J-5: Strategic Plans and Policy
J-6: Command, Control, Communications, and Computer Systems
J-7: Operational Plans and Joint Force Development
J-8: Force Structure, Resources, and Assessment
J-9: Joint Experimentation

(These seem subject to change, as I’ve seen variations. These are from the JCS site.)

FILED UNDER: Military Affairs
James Joyner
About James Joyner
James Joyner is a Security Studies professor at Marine Corps University's Command and Staff College and a nonresident senior fellow at the Scowcroft Center for Strategy and Security at the Atlantic Council. He's a former Army officer and Desert Storm vet. Views expressed here are his own. Follow James on Twitter @DrJJoyner.

Comments

  1. joy says:

    The acronym for staff positions (in the Infantry at least) was PITS. Personnel, Intelligence, Training and Supply. At least in the unit I was familiar with, the S-1 was a very important guy as he was the Battalion Commander’s right hand man.

  2. James Joyner says:

    Yeah–the S-1 is important because of all the paperwork. The -1 and -3 are the most prestigious of the staff positions, with the -3 being much more senior.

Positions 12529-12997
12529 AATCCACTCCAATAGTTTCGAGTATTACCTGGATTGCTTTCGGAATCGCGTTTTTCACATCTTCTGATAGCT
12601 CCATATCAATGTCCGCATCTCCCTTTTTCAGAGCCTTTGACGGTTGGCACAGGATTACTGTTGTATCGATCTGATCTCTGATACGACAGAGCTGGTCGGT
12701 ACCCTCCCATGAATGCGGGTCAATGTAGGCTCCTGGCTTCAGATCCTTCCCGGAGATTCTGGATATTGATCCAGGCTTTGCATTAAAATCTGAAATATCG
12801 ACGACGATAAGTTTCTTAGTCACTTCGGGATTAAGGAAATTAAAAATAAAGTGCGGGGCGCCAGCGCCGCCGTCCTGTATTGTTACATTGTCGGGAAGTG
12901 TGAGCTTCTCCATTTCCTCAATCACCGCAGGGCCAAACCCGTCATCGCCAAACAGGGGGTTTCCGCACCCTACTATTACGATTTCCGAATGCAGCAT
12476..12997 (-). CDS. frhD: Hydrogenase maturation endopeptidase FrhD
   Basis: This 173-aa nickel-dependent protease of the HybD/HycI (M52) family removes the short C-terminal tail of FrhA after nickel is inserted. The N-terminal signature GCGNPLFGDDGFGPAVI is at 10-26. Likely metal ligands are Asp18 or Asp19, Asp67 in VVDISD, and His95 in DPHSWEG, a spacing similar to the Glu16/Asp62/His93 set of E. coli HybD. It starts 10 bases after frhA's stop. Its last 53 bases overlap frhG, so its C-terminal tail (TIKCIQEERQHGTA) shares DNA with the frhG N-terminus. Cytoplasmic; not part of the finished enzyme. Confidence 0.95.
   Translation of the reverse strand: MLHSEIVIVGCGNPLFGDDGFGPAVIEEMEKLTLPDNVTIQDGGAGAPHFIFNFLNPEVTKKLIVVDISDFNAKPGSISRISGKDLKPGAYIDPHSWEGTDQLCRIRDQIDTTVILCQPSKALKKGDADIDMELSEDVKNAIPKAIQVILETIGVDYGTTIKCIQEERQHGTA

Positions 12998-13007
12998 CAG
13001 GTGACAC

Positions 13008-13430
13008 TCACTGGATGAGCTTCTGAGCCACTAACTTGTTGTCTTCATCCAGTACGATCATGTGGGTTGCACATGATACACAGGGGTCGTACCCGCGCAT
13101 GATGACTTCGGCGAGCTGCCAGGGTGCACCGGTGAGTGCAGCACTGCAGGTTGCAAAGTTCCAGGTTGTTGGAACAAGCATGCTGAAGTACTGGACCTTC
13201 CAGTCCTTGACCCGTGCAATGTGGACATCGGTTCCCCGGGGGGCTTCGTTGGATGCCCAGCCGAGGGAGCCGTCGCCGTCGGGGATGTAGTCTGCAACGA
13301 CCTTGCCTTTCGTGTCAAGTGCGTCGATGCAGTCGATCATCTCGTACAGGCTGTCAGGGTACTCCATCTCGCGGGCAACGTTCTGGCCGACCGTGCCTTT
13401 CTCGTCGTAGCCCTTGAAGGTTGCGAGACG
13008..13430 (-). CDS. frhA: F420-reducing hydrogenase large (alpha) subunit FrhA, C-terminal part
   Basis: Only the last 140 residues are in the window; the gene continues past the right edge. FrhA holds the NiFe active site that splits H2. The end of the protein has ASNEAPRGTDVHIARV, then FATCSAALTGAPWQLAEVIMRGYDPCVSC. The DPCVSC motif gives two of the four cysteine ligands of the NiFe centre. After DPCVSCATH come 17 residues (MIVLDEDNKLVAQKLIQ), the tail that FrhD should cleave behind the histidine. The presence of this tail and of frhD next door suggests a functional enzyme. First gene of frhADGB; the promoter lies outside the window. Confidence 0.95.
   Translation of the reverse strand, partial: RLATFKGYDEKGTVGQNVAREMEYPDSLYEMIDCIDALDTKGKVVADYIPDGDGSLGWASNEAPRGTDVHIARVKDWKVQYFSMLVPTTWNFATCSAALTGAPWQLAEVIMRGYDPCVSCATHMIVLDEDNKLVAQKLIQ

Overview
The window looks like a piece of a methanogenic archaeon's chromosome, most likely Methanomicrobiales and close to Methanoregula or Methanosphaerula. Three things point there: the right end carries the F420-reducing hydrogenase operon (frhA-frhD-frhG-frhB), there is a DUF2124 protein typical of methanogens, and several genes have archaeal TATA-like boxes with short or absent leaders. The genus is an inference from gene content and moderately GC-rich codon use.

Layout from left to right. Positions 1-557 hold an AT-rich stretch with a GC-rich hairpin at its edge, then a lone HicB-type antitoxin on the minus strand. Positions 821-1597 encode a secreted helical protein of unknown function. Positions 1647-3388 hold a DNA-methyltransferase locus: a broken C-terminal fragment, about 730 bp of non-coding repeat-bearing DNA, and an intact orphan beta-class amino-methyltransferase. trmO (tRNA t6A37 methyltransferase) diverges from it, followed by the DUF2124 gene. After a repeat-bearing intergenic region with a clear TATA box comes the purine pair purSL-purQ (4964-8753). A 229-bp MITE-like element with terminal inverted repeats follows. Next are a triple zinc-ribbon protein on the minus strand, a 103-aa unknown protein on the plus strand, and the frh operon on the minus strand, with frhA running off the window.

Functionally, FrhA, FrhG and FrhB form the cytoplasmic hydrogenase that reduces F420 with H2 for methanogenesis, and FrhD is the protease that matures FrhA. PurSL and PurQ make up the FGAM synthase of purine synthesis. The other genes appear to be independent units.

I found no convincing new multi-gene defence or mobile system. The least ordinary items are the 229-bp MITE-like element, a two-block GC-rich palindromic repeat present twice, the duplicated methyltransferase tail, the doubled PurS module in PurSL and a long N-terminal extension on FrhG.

3. Andrew says:

    James, I don’t know what unit you were in, but I’ve never been in a unit where the -1 was considered a prestigious position. That’s your basic scut job. Important work, and it does keep you in tight with the commander, but very few officers I’ve known have enjoyed the job.

  4. Andrew says:

    Also, I should note the battalion S-3 is a major’s slot. The only time a captain will fill it is when the unit is short a major for some reason. Interestingly enough, when a captain does fill the slot, he’s usually a junior captain. The battalion’s senior captains are almost always the company commanders. And the S-2 is an MI captain’s slot, with an MI lieutenant as his assistant.

  5. James Joyner says:

    Andrew,

    Interesting. I was with 1/27 FA (MLRS) in Babenhausen from 1989-92. In that particular case, it depended. The job was held–as your piece suggests appropriate–by three lieutenants who were on the fast track. It was then held by a very competent lieutenant who was then promoted to captain. It was clearly not a prestige assignment for someone at the captain level.

    So, in my limited experience, it’s a great job to get as an LT–you’ve already had the prestige jobs by then–but it sucks as a captain.